Although it tosses in a few token lines to appear even handed, the piece in today’s NYT Week In Review (The War Against Tom DeLay – link) is a classic smear job implicating the left wing for bringing down Tom DeLay.
Essentially, Anne Kornblut’s article blames a conspiracy of "activists and liberals, clean-government advocates and legal experts" for operating "a cottage industry" to undermine Mr. Delay. Among the laundry list, she names specific targets such as George Soros; MoveOn.com; Democracy 2; Citizens for Responsibility and Ethics in Washington (CREW); the Public Campaign Action Fund (and its so-called "zealous Ahab" leader, David Donnelly); and Campaign for America’s Future.
Although the article claims the anti-Delay movement was larger than just left wingers, also naming the National Review editor, Rich Lowry, and the Wall Street Journal editorial board as Delay antagonists, the article intimates that the left derived more sadistic pleasure from the hunt, stating that "(N)either The Journal nor Mr. Lowry seemed to enjoy themselves as much as the anti-DeLay groups." Equating DeLay’s foes to the reverse of what Hillary Clinton used to called: "the right wing conspiracy," the story also relays Delay’s accusation that the Democrats are working in concert with Ronnie Earle.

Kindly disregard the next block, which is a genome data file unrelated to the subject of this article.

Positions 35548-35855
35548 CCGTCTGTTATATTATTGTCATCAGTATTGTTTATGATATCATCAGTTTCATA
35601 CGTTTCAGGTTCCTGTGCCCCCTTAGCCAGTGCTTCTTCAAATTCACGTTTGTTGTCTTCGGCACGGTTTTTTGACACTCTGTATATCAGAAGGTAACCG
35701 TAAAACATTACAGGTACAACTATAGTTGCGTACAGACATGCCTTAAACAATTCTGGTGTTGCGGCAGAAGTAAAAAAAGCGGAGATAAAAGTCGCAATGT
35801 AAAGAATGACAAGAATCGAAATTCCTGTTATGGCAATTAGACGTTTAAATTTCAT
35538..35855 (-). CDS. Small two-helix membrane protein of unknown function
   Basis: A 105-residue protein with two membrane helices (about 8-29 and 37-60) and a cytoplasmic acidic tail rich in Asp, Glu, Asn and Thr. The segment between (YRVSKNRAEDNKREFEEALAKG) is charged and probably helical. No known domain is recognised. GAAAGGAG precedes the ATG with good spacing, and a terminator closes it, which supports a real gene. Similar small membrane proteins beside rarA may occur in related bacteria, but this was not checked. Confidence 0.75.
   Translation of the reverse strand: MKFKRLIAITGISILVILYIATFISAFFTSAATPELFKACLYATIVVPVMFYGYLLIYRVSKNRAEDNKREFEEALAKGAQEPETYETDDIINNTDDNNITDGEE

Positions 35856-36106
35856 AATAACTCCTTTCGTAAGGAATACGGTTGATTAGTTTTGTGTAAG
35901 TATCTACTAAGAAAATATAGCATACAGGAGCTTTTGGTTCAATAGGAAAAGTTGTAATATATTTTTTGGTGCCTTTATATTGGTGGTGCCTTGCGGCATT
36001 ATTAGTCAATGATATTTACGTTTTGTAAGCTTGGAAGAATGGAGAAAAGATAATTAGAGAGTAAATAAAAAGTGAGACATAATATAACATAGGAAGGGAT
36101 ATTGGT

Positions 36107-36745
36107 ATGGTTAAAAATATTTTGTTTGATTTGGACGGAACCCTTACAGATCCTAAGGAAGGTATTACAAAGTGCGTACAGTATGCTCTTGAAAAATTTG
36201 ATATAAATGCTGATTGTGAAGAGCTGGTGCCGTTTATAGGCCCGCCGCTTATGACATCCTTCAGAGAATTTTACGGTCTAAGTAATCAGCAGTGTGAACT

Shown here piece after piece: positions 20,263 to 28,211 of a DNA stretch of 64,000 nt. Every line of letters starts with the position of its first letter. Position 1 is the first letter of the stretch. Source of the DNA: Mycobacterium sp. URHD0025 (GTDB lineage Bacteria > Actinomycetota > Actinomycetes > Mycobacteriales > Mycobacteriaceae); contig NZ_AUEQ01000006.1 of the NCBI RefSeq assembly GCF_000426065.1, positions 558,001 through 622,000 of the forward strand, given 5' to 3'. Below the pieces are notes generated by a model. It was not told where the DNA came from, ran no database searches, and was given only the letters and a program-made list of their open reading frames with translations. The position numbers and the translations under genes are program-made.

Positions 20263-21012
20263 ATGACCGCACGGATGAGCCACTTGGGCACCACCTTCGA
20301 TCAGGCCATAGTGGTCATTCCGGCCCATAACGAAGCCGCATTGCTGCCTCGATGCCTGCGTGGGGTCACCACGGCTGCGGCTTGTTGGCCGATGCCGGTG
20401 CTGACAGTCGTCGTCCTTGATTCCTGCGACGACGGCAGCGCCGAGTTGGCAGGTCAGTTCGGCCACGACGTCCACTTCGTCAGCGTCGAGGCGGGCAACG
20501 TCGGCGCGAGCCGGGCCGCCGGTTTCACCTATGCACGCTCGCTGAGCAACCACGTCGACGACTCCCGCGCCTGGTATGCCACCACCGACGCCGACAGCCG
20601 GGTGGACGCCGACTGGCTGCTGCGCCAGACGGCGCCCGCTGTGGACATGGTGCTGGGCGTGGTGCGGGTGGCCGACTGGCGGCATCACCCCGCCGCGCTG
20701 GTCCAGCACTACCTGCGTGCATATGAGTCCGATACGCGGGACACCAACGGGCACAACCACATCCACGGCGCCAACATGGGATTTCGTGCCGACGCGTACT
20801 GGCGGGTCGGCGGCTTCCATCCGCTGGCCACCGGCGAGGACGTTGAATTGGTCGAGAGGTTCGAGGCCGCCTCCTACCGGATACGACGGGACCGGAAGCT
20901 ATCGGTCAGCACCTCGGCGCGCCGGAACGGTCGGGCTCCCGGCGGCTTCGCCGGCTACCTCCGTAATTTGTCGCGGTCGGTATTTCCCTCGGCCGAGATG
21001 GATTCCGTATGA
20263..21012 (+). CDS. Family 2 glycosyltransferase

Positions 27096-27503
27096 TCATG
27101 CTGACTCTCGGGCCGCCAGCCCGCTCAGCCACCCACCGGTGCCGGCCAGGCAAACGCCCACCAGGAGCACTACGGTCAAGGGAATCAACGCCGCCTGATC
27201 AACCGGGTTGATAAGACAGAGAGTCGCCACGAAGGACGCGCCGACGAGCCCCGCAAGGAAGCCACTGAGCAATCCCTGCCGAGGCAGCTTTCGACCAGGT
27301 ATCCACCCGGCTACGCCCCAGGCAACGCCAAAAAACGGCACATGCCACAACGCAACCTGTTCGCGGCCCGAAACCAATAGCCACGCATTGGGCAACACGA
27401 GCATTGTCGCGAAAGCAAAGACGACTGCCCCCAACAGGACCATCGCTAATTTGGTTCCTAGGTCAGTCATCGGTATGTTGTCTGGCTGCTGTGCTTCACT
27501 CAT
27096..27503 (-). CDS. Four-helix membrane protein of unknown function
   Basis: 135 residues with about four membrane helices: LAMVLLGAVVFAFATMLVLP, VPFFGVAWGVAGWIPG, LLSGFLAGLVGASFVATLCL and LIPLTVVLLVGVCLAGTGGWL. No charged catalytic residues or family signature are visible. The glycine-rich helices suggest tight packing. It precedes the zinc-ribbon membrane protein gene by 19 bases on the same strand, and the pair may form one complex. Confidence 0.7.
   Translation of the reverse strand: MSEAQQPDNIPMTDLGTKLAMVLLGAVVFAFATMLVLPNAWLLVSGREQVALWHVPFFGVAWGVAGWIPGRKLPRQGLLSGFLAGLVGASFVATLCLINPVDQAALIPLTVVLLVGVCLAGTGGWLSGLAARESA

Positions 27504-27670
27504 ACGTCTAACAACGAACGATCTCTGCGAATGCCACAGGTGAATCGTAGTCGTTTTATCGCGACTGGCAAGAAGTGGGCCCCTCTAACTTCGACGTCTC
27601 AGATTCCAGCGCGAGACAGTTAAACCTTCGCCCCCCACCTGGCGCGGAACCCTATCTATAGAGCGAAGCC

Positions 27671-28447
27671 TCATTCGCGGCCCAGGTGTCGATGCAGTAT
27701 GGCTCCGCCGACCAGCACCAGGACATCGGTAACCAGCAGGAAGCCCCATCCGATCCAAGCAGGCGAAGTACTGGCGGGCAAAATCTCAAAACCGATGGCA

What I was particularly drawn to, however, was the way the photo complements and colludes with the attack.
By suggesting that DeLay was largely brought down by left wing
political advertising, the photo functions as Exhibit #1 of the
indictment. Because the billboard names two different funding groups,
this is supposed to reinforce the evidence of left wing "piling on."
Even the caption is falling over itself to point a finger. It reads:
Democracy for America, started by Howard Dean, put up this billboard in May in downtown Houston.
"Started by" Howard Dean? As the right wing’s poster boy for left wing hysteria, I guess it never hurts to drag Howard Dean into this, even if he has only a historical link to just one of the two groups identified on the sign.
What’s most clever about the photo of the billboard, however, is how it functions to enlarge and blow out of proportion the role of the left in the fall of DeLay. C’mon, how often do you see a billboard in isolation at such close range? And that goes for print, as well as real life. If you didn’t see the VIACOM logo, or the slight edges of building and sky, you might think you were looking at a magazine ad. (Like one of those big ones MoveOn tends to buy!)
The left-wing did not bring down Tom Delay. Tom Delay brought down Tom DeLay. But to appreciate the fact, you would need to put the peripheral role of the liberal interest groups in a larger context, just like the actual effect of this billboard could only be appreciated in context. But to do that, the Times would have had to photograph it the way it presented itself from a moving car from several blocks away — not how it would look under a magnifying glass.
(image: David J. Phillip/AP. October 2, 2005. Downtown Houston. New York Times Week In Review, p. 4 + nyt.com)